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Affordable housing coming soon to the heart of Durham, N.C.


Alliance of faith and civic leaders confident that ‘Durham CAN’

by Tammy Warren | Presbyterian News Service

Durham CAN, an alliance of nearly 30 congregations, associations and neighborhoods, have spoken up about the critical need for affordable housing in their community. Their collective voices have been heard. (Photo provided by Durham CAN)

LOUISVILLE — In Durham, N.C., downtown revitalization will soon get a collaborative kickstart through the construction of hundreds of units of affordable housing, which city and county officials agree is a growing need in the community.

What has been called a “landmark decision” and a “legacy” for the city and county of Durham owes much to the advocacy efforts of Durham CAN (Congregations, Associations and Neighborhoods), a nonprofit, nonpartisan, broad-based coalition of nearly 30 faith and civic organizations, including five large Presbyterian churches in Durham: Blacknall, Durham, Emanuel, First and Trinity Avenue.

For more than two decades, Durham CAN has focused its efforts on changing the conditions that prevent low- and moderate-income families from improving their circumstances. Organizing for access to affordable housing remains one of the coalition’s top priorities.

Durham CAN used its collective power to persuade various decision makers to use publicly- owned land to generate housing for those in the community less privileged. The affordable housing revitalization is now an effort for the City of Durham, which provided 82 units at two acres of publicly owned land downtown; Durham County government, which provided two parcels of land on East Main Street to build 305 units; and the Durham Housing Authority, which exercised its right to acquire 20 acres of abandoned and vacant land in the historic Hayti District. Construction is expected to begin in late 2020 and hundreds of affordable housing units will be part of this mixed-use development.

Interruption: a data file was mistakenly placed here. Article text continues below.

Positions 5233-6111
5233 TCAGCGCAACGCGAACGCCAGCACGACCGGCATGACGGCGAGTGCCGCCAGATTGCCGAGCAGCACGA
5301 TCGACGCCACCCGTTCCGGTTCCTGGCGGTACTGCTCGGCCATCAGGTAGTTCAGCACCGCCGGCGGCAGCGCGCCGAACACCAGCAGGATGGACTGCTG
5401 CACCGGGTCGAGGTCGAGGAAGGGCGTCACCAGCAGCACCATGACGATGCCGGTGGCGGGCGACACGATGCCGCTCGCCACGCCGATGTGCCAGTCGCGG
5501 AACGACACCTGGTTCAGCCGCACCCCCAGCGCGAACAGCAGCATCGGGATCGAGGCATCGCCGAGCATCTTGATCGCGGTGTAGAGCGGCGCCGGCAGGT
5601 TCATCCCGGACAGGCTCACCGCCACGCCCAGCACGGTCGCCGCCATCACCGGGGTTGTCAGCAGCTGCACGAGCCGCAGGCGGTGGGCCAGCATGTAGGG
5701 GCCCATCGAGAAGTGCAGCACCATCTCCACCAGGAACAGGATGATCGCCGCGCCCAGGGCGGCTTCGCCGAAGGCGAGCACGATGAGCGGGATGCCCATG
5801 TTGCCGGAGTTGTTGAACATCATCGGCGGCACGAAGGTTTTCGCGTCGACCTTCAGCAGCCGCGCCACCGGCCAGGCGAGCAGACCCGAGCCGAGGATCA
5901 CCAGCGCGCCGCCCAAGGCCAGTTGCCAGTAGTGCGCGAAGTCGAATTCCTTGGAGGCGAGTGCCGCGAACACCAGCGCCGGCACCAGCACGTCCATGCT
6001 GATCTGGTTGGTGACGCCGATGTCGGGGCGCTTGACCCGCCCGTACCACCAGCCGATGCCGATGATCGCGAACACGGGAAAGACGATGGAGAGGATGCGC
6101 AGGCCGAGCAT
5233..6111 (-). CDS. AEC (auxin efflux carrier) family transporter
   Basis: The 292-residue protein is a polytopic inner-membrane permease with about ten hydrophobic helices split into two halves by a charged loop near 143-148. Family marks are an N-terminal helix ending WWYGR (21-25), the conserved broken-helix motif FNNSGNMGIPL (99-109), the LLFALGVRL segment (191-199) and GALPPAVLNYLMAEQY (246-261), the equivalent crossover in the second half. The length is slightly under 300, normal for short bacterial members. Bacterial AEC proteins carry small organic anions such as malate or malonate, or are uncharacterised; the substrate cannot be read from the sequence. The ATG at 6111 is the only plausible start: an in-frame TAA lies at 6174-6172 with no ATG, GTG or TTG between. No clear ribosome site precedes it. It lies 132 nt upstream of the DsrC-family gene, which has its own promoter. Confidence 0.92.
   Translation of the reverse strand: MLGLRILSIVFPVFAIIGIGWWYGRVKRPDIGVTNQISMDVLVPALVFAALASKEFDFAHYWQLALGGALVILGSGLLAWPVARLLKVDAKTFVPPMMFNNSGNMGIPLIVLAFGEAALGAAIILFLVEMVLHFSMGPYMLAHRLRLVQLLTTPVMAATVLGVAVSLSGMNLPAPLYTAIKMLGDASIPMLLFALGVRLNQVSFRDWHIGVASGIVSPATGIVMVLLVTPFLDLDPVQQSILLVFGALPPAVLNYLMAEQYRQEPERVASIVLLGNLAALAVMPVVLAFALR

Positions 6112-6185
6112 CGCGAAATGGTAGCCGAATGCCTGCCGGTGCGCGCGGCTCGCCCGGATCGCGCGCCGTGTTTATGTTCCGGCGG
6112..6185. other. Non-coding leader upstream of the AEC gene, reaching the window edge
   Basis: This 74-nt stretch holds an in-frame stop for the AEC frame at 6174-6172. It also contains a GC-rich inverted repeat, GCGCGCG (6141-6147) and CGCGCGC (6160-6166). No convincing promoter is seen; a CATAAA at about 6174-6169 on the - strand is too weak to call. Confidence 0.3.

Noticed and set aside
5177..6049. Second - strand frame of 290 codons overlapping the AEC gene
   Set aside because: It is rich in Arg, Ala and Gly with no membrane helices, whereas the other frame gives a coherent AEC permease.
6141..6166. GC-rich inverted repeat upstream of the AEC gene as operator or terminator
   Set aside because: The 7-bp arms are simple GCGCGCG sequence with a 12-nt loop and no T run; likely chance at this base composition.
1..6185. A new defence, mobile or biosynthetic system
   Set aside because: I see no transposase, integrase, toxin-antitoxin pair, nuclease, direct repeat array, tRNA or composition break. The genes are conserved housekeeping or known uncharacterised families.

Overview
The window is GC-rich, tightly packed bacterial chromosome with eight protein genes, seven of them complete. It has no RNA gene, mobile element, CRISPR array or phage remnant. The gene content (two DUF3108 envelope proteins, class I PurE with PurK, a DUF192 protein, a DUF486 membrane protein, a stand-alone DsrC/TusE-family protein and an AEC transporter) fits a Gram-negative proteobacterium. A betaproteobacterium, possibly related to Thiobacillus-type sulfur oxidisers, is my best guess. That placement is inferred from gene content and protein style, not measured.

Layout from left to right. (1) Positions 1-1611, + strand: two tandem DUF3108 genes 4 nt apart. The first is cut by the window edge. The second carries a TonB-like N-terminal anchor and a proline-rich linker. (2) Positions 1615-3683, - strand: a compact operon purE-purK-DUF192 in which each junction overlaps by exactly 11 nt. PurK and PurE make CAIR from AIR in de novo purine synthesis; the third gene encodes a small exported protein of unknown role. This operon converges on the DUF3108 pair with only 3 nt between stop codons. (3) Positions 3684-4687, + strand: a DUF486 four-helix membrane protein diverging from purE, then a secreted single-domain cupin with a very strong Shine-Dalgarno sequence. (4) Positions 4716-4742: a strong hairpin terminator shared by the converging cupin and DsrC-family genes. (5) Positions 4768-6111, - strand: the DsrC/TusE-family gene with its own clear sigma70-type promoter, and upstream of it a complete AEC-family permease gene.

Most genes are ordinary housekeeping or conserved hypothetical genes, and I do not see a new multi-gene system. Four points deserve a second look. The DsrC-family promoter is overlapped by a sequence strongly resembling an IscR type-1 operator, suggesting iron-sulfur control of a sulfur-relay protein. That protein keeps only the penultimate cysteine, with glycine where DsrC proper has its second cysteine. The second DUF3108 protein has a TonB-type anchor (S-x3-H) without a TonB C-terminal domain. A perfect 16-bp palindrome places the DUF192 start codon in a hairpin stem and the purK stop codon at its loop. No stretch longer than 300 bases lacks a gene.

More than 600 Durham CAN leaders met to ensure county commissioners fulfill their commitments toward affordable housing. (Photo provided by Durham CAN)

Affordable housing units will be offered to people who make up to 80% of the area median income, which for Durham is $37,750 for one person, $43,150 for two people and $53,900 for a four-person household. Units also will be offered to people making up to 30% and 60% of the AMI.

“Durham is quickly becoming a city with high rise, highly priced apartments, which, in turn, is making it more difficult for those on limited incomes to find affordable housing,” said the Rev. Theodore E. Churn, executive presbyter/stated clerk for the Presbytery of New Hope. “This [affordable housing] is just one ministry that CAN has committed itself to in providing a more just community.” Durham CAN received the Presbytery of New Hope’s Passion-Driven Ministry Award in 2017.

Durham CAN also has received a Congregation-Based Community Organizing (CBCO) grant (average $5,000) from the Presbyterian Hunger Program annually for three consecutive years. CBCO grant funds distributed by PHP are provided through a percentage of the Presbyterian Church U.S.A.’s One Great Hour of Sharing offering.